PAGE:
At the dining room table one evening, I had scissors, typewriter paper and scotch tape. I made a bunch of mockups of balloons to see how different parts of the balloon would expand.

I described a way to make a balloon, a silicone expander, that would expand more at one end than another. If you make an expander that grows more at the bottom, then the upper pole is constrained and you get a teardrop breast shape. I said, ‘Hey this would work perfect for scalp reconstruction. And this would work well for breast reconstruction.’ And it worked like a charm.

PG: When did you first become interested in finding alternative treatments to slow healing wounds and burns?

In 1992, I was a visiting professor at a burn unit in Brazil. Because of the HIV crisis, we didn’t have a skin bank. Only after a skin allograft from an infected cadaver did we sometimes learn the donor was HIV positive. And there was no treatment whatsoever and that shut down tissue banks.

That’s when I realized, hey, skin doesn’t have to be alive to be a perfectly good dressing for a burn or other injury. As a medical student I’d irradiated viruses, like hepatitis, to inactivate them. I said, I bet we could have a sterile skin graft that could be stored at room temperature. And you wouldn’t need to have big freezers or liquid nitrogen.

PG: When did you introduce AlloGraft?

We started the business in 1997 and we rolled out our product at a big national meeting in 1999 to the American Burn Association.

PG: What are some of the advantages of the product?

The beauty of this skin dressing is that it closes the wounds. It has all the layers of normal skin. It sticks by itself and it’s an effective vapor barrier. It can persist for weeks longer than living skin. No dressing changes are needed and it takes pain away. And this became a godsend for our troops treating soldiers. We sent a lot of skin to the front lines.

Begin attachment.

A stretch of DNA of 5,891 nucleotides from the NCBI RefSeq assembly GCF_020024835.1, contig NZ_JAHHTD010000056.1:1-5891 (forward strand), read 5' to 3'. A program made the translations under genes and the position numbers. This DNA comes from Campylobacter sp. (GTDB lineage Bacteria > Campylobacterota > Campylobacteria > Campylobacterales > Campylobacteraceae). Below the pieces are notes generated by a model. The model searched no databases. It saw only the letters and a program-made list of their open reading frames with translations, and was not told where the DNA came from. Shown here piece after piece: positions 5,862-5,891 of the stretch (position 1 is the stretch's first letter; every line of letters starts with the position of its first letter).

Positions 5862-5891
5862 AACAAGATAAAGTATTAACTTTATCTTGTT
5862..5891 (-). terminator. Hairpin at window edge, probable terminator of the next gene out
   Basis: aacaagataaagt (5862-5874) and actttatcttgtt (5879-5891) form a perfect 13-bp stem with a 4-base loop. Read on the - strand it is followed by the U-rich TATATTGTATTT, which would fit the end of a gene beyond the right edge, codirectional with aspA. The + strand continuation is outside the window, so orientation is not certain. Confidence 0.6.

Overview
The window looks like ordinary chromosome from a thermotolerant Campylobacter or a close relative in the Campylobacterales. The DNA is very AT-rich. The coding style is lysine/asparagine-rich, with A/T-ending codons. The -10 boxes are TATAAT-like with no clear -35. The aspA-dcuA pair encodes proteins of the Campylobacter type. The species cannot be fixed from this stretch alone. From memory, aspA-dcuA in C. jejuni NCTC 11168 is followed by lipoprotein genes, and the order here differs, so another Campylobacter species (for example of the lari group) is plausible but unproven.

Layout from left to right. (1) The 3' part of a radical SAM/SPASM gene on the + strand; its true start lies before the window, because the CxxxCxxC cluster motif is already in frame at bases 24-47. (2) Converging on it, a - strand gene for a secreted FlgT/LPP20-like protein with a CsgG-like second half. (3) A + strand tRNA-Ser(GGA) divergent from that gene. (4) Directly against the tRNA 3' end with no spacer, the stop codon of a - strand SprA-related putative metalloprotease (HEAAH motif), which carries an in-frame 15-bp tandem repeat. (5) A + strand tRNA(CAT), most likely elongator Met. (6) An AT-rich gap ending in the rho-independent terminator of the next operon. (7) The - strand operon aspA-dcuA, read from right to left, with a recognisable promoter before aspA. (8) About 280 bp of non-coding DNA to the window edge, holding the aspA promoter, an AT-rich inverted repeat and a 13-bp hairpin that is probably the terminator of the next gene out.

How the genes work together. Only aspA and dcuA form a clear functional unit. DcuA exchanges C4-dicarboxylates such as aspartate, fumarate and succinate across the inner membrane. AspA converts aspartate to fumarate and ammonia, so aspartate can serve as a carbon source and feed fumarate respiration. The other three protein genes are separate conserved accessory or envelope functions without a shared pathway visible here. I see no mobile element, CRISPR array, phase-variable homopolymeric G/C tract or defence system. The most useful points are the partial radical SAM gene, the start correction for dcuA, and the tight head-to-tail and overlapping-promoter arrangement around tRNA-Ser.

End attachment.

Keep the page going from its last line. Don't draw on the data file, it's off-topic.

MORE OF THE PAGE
PG: What are the product’s downsides?

We have enough skin that you could cover a whole body, but you probably wouldn’t want to do that. For a big burn, you may well want to use living skin.

PG: What are the comparative costs of your product?

For competitors, depending on the size of the graft, the cost would be $1,500 to $2,000 rather than $170 for our product.

PG: What setbacks did Promethean experience in marketing AlloGraft?

Here’s the deal: patients love us. Doctors have been users for 20 years. But we realized that at long last, we are not good for a fee-for-service medical practice. That’s an eat-what-you-kill, do-as-many-cases-as-you-can-kind of system, a misalignment of economics.

Selling to the fee-for-service guy is not good because we have a disruptive technology. Doctors actually get paid more for putting on the higher-priced products. Furthermore, they don’t need to see the patient as often, which reduces their revenue. Individual practitioners, they want to see people every week. We just don’t align with that. Who’s the health care economist who thought that up?

PG: What stands out for you in a medical career that spans 40 years?

I was very lucky. Life presents you with all kinds of opportunities. You just choose the good ones and go with them.